By Dan Durkin
(CBS) Rookie minicamp kicks off Friday at Halas Hall, providing the coaching staff their first glimpse of the newest crop of Bears on the practice field. Off the field, Bears chief contract negotiator Cliff Stein has been his usual efficient self, already reaching agreements with five of the Bears’ six selections (only Kyle Long is unsigned).
The new rookie compensation pool has streamlined the on-boarding process league-wide. All rookie deals are four years in length, the minimum salary amount for 2013 is $405K, there’s a floor and ceiling for the first-year cap number, and a limit on the total contract value of each pick.
From 2012 to 2013, the salary cap increased by 1.99 percent — from $120.6M to $123M. Instead of just multiplying last year’s contract value by this growth percentage, the NFL has essentially frozen bonus amounts. This ensures there’s no disparity between identically slotted players other than the increase in minimum salary amount.
I can hear you now: “Enough of the semantics and math mumbo-jumbo, nerdlinger, get to the good stuff!” So without further ado, here’s a projection of the total contract values, signing bonuses, and first year cap hits for the Bears’ 2013 draft class:
Round 1 (20th overall): Kyle Long | OG | Oregon – $8.3M total value, $4.417M signing bonus, and a $1.5M cap hit in 2013.
Round 2 (50th overall): Jon Bostic | LB | Florida – $3.9M total value, $1.246M signing bonus, and a $716K cap hit in 2013.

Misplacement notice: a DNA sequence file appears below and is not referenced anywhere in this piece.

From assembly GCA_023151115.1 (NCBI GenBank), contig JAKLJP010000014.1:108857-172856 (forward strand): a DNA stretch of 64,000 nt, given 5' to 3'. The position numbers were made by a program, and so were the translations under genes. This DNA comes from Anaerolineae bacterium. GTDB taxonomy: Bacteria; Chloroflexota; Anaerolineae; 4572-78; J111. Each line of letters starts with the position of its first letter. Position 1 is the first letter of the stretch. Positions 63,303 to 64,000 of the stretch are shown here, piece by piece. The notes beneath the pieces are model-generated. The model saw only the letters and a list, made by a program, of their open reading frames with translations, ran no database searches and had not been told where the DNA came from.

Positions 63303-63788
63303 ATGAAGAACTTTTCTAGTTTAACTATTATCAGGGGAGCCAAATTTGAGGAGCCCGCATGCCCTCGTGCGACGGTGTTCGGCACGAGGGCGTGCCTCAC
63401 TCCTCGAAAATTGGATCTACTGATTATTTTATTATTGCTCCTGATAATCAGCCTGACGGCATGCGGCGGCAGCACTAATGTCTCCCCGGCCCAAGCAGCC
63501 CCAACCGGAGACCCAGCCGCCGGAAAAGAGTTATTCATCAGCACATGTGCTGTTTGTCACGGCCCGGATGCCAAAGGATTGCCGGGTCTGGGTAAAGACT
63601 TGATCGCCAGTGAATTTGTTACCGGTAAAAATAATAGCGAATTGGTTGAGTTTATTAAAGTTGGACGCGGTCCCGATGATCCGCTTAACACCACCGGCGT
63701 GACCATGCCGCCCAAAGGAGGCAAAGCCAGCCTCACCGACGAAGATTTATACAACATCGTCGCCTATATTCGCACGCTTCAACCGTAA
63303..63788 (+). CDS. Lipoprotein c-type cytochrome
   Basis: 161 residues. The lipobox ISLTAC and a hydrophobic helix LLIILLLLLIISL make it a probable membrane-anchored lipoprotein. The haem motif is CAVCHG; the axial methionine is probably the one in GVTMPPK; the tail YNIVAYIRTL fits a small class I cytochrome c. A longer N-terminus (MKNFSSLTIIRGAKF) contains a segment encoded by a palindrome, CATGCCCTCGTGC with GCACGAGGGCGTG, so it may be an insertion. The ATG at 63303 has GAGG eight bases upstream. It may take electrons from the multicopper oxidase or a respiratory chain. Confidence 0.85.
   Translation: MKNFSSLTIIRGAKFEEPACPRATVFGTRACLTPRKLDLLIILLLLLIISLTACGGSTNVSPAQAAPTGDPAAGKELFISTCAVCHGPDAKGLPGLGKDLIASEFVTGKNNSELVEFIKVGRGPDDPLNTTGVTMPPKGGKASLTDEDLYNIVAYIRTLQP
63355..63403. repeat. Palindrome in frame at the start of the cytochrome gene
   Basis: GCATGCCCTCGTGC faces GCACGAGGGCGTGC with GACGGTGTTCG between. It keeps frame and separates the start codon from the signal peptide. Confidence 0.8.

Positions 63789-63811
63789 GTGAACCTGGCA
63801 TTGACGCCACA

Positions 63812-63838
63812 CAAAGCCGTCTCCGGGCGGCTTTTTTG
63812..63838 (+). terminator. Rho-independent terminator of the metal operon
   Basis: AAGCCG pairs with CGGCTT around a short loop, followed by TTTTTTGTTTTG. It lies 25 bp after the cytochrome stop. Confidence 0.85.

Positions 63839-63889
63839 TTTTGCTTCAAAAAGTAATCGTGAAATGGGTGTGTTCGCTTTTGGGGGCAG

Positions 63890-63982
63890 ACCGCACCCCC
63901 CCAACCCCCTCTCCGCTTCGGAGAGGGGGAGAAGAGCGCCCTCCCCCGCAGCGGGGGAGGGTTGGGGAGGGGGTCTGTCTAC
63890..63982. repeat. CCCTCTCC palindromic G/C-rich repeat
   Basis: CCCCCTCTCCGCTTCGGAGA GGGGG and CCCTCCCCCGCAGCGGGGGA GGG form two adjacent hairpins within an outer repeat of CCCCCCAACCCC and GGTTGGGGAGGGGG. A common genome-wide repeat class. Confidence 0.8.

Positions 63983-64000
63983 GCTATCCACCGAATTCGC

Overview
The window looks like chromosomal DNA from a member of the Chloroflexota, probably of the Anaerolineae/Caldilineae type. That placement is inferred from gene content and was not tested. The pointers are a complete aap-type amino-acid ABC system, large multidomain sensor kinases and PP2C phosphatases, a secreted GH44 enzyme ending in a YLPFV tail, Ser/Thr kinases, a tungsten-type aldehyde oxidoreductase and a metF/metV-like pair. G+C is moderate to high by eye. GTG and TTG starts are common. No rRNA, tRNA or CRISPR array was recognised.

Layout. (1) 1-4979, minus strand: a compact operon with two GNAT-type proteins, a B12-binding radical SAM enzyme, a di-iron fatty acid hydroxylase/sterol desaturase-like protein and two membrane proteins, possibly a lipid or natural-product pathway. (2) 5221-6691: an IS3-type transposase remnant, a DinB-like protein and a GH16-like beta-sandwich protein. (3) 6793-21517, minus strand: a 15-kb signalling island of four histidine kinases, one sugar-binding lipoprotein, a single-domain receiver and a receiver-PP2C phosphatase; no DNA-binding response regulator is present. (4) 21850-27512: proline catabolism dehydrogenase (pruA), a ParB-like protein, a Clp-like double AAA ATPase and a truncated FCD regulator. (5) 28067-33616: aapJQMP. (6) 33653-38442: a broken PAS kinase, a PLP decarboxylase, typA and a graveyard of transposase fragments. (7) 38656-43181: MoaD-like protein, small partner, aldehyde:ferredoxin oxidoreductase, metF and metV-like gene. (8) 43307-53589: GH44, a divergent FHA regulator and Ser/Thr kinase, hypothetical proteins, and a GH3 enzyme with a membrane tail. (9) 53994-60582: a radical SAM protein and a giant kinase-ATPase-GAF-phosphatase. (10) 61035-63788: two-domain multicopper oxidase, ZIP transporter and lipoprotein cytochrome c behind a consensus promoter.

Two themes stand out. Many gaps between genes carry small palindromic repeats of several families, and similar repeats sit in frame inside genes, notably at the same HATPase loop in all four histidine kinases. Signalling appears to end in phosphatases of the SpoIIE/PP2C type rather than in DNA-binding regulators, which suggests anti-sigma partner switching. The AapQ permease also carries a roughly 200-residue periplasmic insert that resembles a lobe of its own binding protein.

Round 4 (117th overall): Khaseem Greene | LB | Rutgers – $2.59M total value, $432K signing bonus, and a $513K cap hit in 2013.
Round 5 (163rd overall): Jordan Mills | OT | Louisiana Tech – $2.324M total value, $164K signing bonus, and a $446K cap hit in 2013.
Round 6 (188th overall): Cornelius Washington | DE | Georgia – $2.263M total value, $103K signing bonus, and a $431K cap hit in 2013.
Round 7 (236th overall): Marquess Wilson | WR | Washington State – $2.2M total value, $47K signing bonus, and a $416K cap hit in 2013.
This brings the total 2013 cap hit of the Bears draft class to just over $4M.
However, recall if you will, my piece that explains the mechanics of the salary cap. In the offseason, only the top 51 salaries are accounted for. Thus, as it currently stands, only Long and Bostic’s contracts will figure into the top 51. Add their cap values together – $2.21M – and subtract the two $555K contracts they’ll replace – $1.11M – and the net effect to the offseason cap is $1.1M.
When general manager Phil Emery says the Bears are “right up against the cap” he’s being fairly truthful. With June 1 cuts just a few weeks away, should a player pique their interest, the Bears will have right around $2M of free cap space available.
The goals of the 2013 draft were two-fold: to potentially find one immediate starter on each side of the ball, and to bolster depth by acquiring younger, cheaper talent. This weekend will be the first chance to see if Emery was successful in achieving his objectives.
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